• Tuesday: Virtual Administrator Meetings 9 am & 1 pm; Guest Blog: Sr. John Mary Fleming, OP
  • Wednesday: Chancery meetings in Great Falls (8:30 am) and Helena (1:15 pm) & Butte Central Catholic Board; Wed book blog Leveraging Leadership by Paul Bambrick-Santoyo
  • Thursday: Office (Helena); Guest Blog: Dr. Lorraine Ozar
  • Friday: Office (Helena); Guest Blog: Sr. Patricia Earl, IHM
  • Saturday: Fly to Baltimore

Miles this week: 381 driving miles; 2,570 air miles

Miles travelled in 2017-18: 10,923 road miles; 10,454 air miles

Who Do You Say You Are: Relationships & Faith in Catholic Schools

This study aimed to evaluate and articulate what makes Catholic schools special and effective by measuring culture and climate in five Catholic high schools and two Catholic elementary schools in a large metropolitan area in the Midwest United States. The seven schools represented a variety of student demographics, location, and size of school. Findings of this study included: the Catholic identity of schools must become an intentional aspect of the planning, orientation, training, and evaluation of the faculty and administration; faculty-student relationships are rarely measured regarding their effectiveness in bolstering academic achievement or Catholic mission effectiveness; cultural awareness and cultural responsive pedagogy must become a component of school orientation if not teacher education; and teacher expectations impact the student-teacher relationship.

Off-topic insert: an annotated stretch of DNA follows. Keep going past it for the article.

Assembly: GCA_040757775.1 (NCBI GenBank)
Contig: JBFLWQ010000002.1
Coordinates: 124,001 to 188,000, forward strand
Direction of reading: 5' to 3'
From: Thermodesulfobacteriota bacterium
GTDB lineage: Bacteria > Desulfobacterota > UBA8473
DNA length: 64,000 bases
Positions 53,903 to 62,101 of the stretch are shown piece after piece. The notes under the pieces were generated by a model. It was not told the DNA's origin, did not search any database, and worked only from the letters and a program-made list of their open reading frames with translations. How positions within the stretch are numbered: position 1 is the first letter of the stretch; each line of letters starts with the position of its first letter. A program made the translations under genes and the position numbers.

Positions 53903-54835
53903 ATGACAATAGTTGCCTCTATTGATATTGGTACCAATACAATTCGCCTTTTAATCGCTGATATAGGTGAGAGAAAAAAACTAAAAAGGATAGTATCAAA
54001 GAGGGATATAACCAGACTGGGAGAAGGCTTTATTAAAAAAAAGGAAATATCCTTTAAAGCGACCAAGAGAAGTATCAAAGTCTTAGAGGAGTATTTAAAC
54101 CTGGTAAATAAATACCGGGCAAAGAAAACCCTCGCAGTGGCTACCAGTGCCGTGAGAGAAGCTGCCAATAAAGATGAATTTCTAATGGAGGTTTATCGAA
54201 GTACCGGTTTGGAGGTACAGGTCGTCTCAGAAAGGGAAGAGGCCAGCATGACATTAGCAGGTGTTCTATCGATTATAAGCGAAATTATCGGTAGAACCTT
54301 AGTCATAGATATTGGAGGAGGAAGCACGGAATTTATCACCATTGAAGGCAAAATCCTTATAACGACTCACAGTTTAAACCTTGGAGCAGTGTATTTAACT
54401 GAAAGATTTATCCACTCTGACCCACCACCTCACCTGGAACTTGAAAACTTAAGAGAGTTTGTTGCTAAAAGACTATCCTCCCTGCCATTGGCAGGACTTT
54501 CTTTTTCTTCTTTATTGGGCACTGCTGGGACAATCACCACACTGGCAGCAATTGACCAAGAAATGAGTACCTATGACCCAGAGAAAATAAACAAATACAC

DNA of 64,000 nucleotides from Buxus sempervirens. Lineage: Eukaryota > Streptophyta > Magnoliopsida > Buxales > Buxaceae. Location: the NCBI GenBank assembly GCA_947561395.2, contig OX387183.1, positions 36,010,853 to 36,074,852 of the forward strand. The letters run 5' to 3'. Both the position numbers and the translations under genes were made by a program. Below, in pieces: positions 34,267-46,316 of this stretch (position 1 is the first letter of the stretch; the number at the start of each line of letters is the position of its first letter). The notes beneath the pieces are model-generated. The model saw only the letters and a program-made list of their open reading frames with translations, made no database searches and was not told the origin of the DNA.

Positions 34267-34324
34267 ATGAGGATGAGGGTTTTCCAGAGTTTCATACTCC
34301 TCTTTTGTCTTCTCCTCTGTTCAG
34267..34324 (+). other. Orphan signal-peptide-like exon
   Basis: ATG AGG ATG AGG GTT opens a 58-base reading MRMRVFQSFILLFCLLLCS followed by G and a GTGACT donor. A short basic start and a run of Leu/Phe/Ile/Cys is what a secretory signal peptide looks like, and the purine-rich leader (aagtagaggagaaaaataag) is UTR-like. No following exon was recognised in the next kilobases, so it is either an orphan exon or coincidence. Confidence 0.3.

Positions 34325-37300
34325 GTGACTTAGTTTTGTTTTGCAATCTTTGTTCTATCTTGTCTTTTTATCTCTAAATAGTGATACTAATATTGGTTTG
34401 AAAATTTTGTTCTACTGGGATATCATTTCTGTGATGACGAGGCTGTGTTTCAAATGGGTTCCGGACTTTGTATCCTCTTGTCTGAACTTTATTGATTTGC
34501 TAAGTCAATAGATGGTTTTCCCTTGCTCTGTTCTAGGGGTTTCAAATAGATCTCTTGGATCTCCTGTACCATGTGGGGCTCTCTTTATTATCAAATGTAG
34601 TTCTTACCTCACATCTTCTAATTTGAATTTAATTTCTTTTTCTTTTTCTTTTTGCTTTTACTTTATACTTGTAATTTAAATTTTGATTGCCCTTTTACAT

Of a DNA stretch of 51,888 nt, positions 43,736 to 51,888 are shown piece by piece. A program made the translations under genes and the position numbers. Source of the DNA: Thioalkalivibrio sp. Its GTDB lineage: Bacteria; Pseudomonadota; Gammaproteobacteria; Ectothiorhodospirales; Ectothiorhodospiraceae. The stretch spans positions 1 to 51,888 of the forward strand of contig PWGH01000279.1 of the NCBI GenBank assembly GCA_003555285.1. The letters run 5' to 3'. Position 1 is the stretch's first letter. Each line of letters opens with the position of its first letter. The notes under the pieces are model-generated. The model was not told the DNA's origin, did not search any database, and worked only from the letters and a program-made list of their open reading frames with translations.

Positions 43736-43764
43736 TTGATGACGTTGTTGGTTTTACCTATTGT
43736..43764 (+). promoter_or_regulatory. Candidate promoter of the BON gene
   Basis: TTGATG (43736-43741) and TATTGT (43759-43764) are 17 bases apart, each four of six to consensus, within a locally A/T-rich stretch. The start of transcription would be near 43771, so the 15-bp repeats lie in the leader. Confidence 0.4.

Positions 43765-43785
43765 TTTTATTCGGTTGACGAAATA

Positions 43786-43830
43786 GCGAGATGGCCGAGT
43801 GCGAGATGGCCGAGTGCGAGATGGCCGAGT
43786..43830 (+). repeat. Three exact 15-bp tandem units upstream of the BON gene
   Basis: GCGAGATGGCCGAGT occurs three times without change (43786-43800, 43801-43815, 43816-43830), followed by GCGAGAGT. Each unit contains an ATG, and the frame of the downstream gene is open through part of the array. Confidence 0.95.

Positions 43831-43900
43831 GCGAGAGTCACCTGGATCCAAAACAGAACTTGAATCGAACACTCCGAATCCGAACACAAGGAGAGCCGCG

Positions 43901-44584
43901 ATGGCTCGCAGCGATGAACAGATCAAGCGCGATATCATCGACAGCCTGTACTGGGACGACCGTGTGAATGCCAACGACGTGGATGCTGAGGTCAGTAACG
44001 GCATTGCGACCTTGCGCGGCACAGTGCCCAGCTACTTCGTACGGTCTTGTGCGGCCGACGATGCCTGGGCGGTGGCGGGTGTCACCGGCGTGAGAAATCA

De Marillac Academy: Perseverance, Purpose & Promise

For many years, the Catholic school system within the United States was considered the preeminent educational institution, particularly for poor and marginalized students that live in low income, inner city areas. Now, given the large number of school closures, the Catholic school system’s long-standing goal of educating economically disadvantaged students in inner city schools is in peril. In this study, the researchers examined De Marillac Academy, a Catholic, tuition-free middle school, located in the Tenderloin District in San Francisco, CA, to identify both the non-cognitive skills students have learned and the organizational factors in place, which have contributed to these urban students’ success in high school and beyond. The authors discuss how the concept of what Angela Duckworth calls grit and Swadener and Lubeck’s notion of students-at-promise contribute, in part, to the students’ academic success. They also offer a perspective on how to best teach grit in our schools.

Providing Access for Students with Moderate Disabilities: An Evaluation of a Professional Development Program at a Catholic Elementary School